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The Love Island Bookshop by Kate Frost #Review #ARomanticEscapeBook

 If you can't fly over to the Maldives at the moment, how about escaping there through the pages of a book? Kate Frost's The Love Island Bookshop was published on 8th April by Lemon Tree Press. A dream job, two handsome men, one destructive act. Will Freya’s opportunity of a lifetime end in tears? When Freya leaves her publishing job in London to be a barefoot bookseller in the Maldives, it’s the push she needs to move on from her sadness and reignite her passion for life. While resort owner Zander is charming, it’s handsome dive instructor Aaron who befriends her when she needs it most. But all is not what it seems and there’s trouble brewing in paradise. Taking a chance on happiness is harder than she imagined. Can Freya let go of her heartache and allow herself to fall in love again? My Thoughts  Yes this novel certainly lived up to its series, A Romantic Escape . What could be blissful than spending the Summer on a remote island in the Maldives? Well, running the

Sugar and Snails by Anne Goodwin


    In Sugar and Snails, Anne Goodwin has written a complex and intriguing book which really makes you think about issues around identity. Diane Dodsworth, the central character, is well drawn and complicated. We learn early on that she harbours a secret and that she has self- harmed since adolescence. A quiet, withdrawn person, she keeps most people at arm's length.We come to know the  significant people in her life and gradually understand more about them.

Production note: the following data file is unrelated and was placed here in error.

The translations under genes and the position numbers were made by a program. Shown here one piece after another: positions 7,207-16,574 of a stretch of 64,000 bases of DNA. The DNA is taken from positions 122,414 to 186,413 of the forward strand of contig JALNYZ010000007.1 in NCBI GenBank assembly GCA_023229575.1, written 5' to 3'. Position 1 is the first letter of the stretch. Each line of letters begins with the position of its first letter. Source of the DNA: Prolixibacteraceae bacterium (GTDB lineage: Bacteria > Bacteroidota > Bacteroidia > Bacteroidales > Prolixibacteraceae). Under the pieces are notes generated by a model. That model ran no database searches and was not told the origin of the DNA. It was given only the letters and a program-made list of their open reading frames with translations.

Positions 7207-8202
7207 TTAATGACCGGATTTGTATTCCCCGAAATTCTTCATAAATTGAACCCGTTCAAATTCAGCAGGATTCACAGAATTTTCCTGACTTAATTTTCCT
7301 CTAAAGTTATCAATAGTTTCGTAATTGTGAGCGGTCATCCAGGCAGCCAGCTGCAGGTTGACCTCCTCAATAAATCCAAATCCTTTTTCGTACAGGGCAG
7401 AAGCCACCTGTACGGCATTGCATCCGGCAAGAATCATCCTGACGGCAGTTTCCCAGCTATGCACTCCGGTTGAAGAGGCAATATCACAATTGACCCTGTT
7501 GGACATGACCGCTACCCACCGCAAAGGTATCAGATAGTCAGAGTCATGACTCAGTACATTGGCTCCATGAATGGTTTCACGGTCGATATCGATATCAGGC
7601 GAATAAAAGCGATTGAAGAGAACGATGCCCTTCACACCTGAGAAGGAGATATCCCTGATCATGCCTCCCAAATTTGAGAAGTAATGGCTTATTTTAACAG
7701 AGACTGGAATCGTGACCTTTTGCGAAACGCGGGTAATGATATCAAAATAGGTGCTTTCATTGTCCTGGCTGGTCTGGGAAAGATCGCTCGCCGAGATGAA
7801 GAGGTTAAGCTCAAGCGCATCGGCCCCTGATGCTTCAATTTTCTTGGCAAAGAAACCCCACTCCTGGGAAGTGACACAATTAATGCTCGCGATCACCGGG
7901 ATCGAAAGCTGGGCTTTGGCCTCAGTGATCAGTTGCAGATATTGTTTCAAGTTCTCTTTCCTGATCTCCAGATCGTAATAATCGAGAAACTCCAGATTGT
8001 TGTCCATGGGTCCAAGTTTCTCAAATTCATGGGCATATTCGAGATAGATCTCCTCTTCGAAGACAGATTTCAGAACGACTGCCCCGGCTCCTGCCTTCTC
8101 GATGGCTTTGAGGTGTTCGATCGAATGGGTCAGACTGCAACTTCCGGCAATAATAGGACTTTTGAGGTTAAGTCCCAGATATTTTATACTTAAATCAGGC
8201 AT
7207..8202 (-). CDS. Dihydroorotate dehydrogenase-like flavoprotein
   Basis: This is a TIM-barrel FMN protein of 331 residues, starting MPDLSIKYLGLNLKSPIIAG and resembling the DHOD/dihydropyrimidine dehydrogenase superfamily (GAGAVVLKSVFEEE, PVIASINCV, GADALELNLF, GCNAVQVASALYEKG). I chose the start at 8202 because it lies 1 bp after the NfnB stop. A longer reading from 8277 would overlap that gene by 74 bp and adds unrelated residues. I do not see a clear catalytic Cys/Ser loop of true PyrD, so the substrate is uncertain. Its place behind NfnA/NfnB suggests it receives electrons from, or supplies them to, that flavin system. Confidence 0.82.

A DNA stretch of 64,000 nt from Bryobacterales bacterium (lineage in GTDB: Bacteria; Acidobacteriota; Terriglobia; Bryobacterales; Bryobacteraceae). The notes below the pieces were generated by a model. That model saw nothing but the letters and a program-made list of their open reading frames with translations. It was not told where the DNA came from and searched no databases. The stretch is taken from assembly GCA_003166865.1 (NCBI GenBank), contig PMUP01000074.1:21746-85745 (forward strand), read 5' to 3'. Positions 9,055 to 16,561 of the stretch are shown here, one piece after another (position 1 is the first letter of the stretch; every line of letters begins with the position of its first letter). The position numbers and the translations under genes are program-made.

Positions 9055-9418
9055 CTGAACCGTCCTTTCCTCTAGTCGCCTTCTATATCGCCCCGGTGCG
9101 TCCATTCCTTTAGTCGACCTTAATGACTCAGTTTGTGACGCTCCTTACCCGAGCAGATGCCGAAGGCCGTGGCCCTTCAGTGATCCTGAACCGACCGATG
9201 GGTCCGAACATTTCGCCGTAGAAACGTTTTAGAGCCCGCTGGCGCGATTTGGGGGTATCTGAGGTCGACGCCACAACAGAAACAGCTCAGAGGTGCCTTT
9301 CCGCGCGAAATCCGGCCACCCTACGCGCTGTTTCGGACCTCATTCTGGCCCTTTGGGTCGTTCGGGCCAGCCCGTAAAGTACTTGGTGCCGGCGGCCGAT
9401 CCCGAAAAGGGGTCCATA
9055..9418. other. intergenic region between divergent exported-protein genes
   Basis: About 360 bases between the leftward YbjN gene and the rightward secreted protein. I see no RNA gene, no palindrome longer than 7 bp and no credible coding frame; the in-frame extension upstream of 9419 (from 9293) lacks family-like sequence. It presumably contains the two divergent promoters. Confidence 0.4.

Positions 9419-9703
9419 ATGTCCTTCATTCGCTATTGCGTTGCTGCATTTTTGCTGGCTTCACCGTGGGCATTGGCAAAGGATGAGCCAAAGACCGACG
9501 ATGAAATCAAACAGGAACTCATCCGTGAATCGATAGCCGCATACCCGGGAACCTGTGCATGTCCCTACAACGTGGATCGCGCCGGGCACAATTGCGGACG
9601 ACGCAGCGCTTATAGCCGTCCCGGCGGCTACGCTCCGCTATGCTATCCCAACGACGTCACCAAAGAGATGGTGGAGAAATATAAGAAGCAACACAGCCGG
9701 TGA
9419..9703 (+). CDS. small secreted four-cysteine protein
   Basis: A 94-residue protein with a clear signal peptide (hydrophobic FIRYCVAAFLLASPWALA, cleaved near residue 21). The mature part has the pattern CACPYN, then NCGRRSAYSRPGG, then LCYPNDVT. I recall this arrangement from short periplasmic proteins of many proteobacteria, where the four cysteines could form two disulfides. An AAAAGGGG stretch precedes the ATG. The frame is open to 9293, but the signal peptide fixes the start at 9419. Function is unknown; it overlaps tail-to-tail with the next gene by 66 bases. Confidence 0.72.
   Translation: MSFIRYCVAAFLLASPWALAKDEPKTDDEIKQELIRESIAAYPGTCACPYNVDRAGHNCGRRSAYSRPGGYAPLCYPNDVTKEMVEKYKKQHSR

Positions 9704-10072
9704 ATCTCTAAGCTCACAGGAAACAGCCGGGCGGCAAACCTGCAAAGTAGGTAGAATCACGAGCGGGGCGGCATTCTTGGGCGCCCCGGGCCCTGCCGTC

I enjoyed the clever way the story was structured. Written in the first person, there are different strands of the narrative as it changes between the present day and different earlier periods in Diana's life. This novel certainly made me think. Not wanting to let slip any spoilers, I won't comment on the story in more detail. Suffice it to say, I had not guessed Diana's secret and I then enjoyed thinking back to earlier sections of the book with more insight.

    I particularly enjoyed the way that the author's psychology background shone through, at times with humour. Empathy for Diana is built up as she tries to come to terms with how she feels about herself and about decisions which she has made. The book examines ideas about identity, how others see us and self- image with a deft touch. 

In short: a poignant, challenging and ultimately enlightening read

Thanks to the author, Anne Goodwin for an e copy of the book. If you want to find out more about Anne, her website can be found here.
    

   

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